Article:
“Cooperation” is a complex concept for individuals and businesses caught up in white-collar criminal cases, compliance reviews and breakdowns of business ethics.  As with the more obscure or corrupt Winter Olympic events, there are ways to demystify the complexity, but it is not easy. In David Lean’s 1957 film The Bridge On The River Kwai, we see cross-currents of duty, vainglory, cooperation, resistance, collaboration and death.  (We also hear some great whistling, but that is another matter).  All of these ideas and emotions come into play when a colleague, an employee or a corporate officer or director is faced with the question: “Do I [or we] cooperate with [the Government, the…

  • Drugs,  Sentencing

    Conservatives and Mandatory Minimum Federal Sentences

    From Professor Berman’s “Sentencing Law and Policy Blog,” why conservatives should support the effort to reform mandatory minimums in non-violent federal sentences: the Heritage Foundation and mandatory minimum sentences: A conservative friend alerted me to this notable entry from the blog of The Heritage Foundation authored by Evan Bernick and headlined “Time to Reconsider Mandatory Minimum Sentences.”   Here are excerpts:  The Smarter Sentencing Act is narrowly tailored to address one of the most pressing problems with mandatory minimums — arbitrary, severe punishments for nonviolent offenses— while leaving for another day the question of whether mandatory minimums should apply to violent crimes…. Mandatory minimums were intended to address widely acknowledged…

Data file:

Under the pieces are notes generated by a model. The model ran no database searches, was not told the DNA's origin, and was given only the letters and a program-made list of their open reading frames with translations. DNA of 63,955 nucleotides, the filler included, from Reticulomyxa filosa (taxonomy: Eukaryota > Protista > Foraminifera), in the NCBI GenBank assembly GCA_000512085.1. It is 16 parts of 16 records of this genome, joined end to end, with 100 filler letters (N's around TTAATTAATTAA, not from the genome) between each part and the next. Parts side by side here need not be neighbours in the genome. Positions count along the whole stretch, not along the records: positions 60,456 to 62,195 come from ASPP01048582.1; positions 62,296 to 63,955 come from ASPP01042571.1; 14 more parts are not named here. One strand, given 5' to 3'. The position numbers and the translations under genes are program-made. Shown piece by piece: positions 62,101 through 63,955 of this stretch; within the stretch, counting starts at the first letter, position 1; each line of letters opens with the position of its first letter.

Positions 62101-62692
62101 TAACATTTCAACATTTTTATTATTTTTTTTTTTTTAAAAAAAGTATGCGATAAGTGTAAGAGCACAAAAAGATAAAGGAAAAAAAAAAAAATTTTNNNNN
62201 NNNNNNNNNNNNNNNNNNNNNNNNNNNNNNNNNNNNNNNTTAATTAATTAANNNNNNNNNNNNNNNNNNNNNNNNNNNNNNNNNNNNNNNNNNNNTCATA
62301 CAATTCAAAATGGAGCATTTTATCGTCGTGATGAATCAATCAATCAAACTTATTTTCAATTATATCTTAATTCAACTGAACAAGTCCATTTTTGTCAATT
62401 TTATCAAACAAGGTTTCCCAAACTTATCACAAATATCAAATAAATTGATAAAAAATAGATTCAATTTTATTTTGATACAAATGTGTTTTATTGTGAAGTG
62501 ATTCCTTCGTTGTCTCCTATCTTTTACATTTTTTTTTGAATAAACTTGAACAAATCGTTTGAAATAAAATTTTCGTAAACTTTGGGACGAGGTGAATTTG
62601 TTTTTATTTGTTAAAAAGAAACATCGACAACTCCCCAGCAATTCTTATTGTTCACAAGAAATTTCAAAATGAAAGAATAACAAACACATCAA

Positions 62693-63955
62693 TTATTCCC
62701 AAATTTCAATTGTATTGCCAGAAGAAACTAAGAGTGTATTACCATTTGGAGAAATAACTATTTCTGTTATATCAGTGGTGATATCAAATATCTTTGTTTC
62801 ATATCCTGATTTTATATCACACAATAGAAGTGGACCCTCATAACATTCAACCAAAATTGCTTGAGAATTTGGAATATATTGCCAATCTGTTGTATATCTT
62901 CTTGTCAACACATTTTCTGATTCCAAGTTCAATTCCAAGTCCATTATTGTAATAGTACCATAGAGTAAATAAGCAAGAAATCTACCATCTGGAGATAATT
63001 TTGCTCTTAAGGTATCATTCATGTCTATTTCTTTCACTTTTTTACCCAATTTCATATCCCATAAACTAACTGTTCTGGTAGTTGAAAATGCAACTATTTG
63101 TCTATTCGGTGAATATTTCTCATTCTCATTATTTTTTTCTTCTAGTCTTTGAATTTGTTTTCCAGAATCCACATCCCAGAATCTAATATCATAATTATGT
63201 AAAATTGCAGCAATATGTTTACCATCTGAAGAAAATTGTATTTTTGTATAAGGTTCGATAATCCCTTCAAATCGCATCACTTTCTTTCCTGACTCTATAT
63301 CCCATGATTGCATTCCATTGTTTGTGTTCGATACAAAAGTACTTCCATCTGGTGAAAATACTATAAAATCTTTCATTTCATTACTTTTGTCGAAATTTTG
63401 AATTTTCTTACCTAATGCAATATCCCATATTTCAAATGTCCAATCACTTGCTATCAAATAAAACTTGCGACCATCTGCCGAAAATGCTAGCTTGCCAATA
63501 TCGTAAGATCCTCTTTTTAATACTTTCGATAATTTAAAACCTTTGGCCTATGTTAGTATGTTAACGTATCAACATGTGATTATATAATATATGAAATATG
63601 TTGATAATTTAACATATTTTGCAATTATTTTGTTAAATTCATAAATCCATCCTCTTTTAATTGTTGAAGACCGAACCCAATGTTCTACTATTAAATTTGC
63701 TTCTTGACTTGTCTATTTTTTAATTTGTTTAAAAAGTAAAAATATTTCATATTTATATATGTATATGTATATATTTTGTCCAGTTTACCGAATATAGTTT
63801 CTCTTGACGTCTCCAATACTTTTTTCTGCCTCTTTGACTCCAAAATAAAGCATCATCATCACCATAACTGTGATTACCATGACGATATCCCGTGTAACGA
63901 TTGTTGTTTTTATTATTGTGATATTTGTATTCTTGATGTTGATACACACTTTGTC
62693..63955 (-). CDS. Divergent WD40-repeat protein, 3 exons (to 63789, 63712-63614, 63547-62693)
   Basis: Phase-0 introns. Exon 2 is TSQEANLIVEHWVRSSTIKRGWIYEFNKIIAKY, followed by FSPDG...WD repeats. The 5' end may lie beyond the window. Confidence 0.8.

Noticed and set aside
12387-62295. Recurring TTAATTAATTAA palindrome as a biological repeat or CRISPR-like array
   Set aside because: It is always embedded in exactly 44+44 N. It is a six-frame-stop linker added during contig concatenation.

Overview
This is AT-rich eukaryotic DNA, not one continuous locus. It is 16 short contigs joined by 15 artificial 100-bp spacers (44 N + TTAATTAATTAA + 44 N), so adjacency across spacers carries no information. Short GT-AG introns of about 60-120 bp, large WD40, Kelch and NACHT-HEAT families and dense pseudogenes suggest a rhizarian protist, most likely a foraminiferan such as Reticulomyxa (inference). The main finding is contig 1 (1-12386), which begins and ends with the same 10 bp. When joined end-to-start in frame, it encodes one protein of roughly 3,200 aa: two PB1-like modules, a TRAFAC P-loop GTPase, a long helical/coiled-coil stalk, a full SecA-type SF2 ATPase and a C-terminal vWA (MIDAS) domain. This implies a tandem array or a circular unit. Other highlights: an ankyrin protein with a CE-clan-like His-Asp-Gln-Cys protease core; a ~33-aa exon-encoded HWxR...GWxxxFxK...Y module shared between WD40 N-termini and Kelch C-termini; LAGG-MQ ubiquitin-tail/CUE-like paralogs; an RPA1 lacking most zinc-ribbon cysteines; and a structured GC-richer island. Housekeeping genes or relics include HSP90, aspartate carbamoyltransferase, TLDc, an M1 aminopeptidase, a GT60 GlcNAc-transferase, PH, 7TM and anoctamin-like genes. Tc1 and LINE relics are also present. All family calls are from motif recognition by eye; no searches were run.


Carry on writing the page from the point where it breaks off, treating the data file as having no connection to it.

• Costs, Budgets and Fees,  Trials, Judges and Jurors

    Take The Deal or Go To Trial? Exactly.

    The awful pressure to plead guilty, brought on by the significantly enhanced sentences that the Government often seeks where a defendant asserts his right to a trial, is highlighted in the media in drug cases, as here: Prosecutors Draw Fire for Sentences Called Harsh. For white-collar defendants — businesspeople who may be otherwise wholly unacquainted with the criminal justice system — the combination of mandatory minimums, ardent prosecutors and a public consciousness that prefers to blame for their woes abstractions (“Wall Street” or “the accountants” or “bankers”) rather than individual choices means that going to trial is almost impossible.  Plus, the costs can be prohibitive. Indeed, when a federal judge…

  • Crime Fiction,  Sentencing

    Why’d He Do It?